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Healthy Housing
A Handbook for Portland Property Owners

A number of local efforts have recently shined a spotlight on the relationship between the built environment and the health of low-income Portlanders. Poorly designed housing; a lack of sidewalks and safe crossings; and limited access to recreation, schools, nature, places for social interaction, vital services, preventive medical care, and healthy food all contribute to health challenges that disparately affect low-income residents and communities of color.

Relieving Overcrowding

Living Large

Apartments suited to large families are hard to find in the Portland-metro area.


Portion of rental units
with 2 or fewer bedrooms


Portion of rental units
with 4 or more bedrooms

Overcrowding is a product of economic necessity: when households can’t afford adequately sized apartments, they crowd into too-small ones. In a typical overcrowded household, eight or more people might share a two-bedroom apartment, sleeping three to a bedroom and camping out on living room couches and floors. Overcrowding is a major health challenge because it impacts so many aspects of life, from getting enough sleep to having enough room to store food. It affects many low-income households in East Portland—especially immigrant, refugee and large, multigenerational families.

Relieving Overcrowding Benefits

Resident Health
and Wellbeing

Relieving overcrowding helps prevent the spread of illness. Wherever people share food and handle the same objects, sickness and germs pass easily from one person to another. More people living in close quarters means more opportunities to transmit illness.

Relieving overcrowding facilitates good household hygiene. It’s difficult to keep up with basic housekeeping when spaces are fully occupied and in constant use.

Relieving overcrowding supports healthy sleep. Higher levels of noise and activity, and less space for sleeping, can cause serious sleep challenges for members of overcrowded households, especially children.

Relieving overcrowding prevents depression, anxiety and domestic conflict. Lack of privacy and insufficient deep sleep can negatively impact mental health and aggravate the normal interpersonal tensions that families face.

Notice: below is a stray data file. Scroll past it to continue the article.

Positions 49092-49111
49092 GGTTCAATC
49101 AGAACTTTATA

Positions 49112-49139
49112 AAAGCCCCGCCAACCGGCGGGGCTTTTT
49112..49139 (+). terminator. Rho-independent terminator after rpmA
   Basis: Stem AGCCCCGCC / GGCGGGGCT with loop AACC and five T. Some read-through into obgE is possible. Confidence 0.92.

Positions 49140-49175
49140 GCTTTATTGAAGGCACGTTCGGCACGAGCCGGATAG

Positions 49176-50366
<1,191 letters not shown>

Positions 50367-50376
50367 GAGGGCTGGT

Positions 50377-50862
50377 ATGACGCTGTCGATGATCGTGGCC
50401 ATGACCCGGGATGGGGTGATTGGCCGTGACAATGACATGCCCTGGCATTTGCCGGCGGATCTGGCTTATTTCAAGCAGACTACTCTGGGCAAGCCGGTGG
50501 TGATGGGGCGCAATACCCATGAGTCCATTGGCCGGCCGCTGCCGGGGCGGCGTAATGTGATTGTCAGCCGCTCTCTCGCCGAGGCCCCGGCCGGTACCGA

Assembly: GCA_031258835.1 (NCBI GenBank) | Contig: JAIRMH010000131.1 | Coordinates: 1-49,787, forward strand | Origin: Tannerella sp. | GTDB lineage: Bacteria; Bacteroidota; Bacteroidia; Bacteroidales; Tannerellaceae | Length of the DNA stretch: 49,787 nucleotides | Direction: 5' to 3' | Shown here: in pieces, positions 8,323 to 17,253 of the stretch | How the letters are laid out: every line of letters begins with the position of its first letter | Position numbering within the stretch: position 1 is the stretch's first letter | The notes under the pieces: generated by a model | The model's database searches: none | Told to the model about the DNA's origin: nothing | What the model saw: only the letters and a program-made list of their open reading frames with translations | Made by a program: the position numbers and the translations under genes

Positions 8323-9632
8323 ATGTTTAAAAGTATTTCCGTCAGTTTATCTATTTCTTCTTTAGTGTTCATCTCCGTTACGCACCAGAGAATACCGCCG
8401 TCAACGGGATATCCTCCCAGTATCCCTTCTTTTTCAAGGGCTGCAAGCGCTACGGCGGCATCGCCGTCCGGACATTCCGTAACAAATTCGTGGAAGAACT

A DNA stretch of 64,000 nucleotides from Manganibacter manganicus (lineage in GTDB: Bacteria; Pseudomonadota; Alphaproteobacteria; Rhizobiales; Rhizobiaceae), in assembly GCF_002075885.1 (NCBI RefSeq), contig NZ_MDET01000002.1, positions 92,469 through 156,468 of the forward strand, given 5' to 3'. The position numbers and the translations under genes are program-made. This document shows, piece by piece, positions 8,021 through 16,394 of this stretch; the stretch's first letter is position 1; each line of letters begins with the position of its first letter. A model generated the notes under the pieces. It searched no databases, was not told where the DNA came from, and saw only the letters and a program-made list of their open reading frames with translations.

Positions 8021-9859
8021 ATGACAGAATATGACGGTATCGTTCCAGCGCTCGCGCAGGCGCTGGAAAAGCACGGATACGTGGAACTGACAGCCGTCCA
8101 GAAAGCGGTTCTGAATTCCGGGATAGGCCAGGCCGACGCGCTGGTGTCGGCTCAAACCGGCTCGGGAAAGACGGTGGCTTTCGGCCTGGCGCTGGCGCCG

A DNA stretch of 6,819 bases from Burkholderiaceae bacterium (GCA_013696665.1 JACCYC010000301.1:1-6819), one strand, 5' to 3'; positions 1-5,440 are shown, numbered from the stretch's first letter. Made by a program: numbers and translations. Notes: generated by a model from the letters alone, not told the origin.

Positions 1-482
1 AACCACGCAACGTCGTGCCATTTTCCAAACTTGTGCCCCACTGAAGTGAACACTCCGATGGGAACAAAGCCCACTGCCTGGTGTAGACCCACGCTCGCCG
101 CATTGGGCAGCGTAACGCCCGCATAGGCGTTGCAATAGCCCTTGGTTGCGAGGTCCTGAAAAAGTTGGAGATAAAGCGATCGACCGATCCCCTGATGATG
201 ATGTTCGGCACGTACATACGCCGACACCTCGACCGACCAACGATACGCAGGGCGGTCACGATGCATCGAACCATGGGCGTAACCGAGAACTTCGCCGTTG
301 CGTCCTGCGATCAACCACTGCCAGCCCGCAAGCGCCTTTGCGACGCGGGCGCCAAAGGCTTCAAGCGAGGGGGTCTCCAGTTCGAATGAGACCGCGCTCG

Relieving overcrowding helps kids do better in school. When there is no quiet space for children and youth to do homework, learning opportunities and school performance may suffer, with lasting consequences.


Property Performance
and Condition

Relieving overcrowding decreases unit wear-and-tear. With less use, appliances, hardware and finishes hold up longer.

Relieving overcrowding helps keep mold and moisture under control. When more people occupy a space, excess moisture is generated from showering, cooking and breathing. Also, mattresses on floors may block vents, impeding air circulation.

Relieving overcrowding reduces the risk of pest infestation. In overcrowded units, pests can be difficult to control, because of insufficient food storage space, inadequate garbage storage and the extra challenge of keeping the unit clean.

Relieving overcrowding prevents conflict with neighbors. Neighbors may be annoyed by the increased noise and cooking odors produced by overcrowded households.



Relieving Overcrowding Solutions

    Management and Maintenance

    Occupancy Algebra

    To determine an apartment unit’s maximum occupancy limit, use this standard rule of thumb:

    2 people per bedroom, plus 1 additional person per dwelling unit

    Standard occupancy limit for a 2-bedroom unit = (2 x 2) + 1 = 5 people

    Relieve overcrowding by making unit porches and patios more usable. Residents are more likely to use outdoor living space if it feels comfortable and private. An inexpensive visual border can turn an existing porch or patio into an inviting “outdoor living room.”

    • Plant small trees or shrubs to separate/screen unit porches from common outdoor areas.
    • Instead of plants, use another material to create a semitransparent visual barrier. Try simple slatted wood fencing or vinyl picket fencing.

    Give residents extra elbow room by making on-site common areas more usable.

    Create outdoor living space by installing a trellis and bench.

    • Install picnic tables and benches in a central outdoor location.
    • Create a covered outdoor area so that residents can use the space year-round.
    • Screen shared outdoor vestibules with a semitransparent material to create a sense of enclosure and privacy. These areas can become pleasant gathering spaces for residents.

    Build and maintain positive relationships with refugee resettlement agencies. If you have residents referred to your property by resettlement agencies, take time to talk with agency staff to understand the pressures and challenges facing refugee households.

    More Relieving Overcrowding resources.

    Understand the housing pressures facing East Portland’s refugee residents.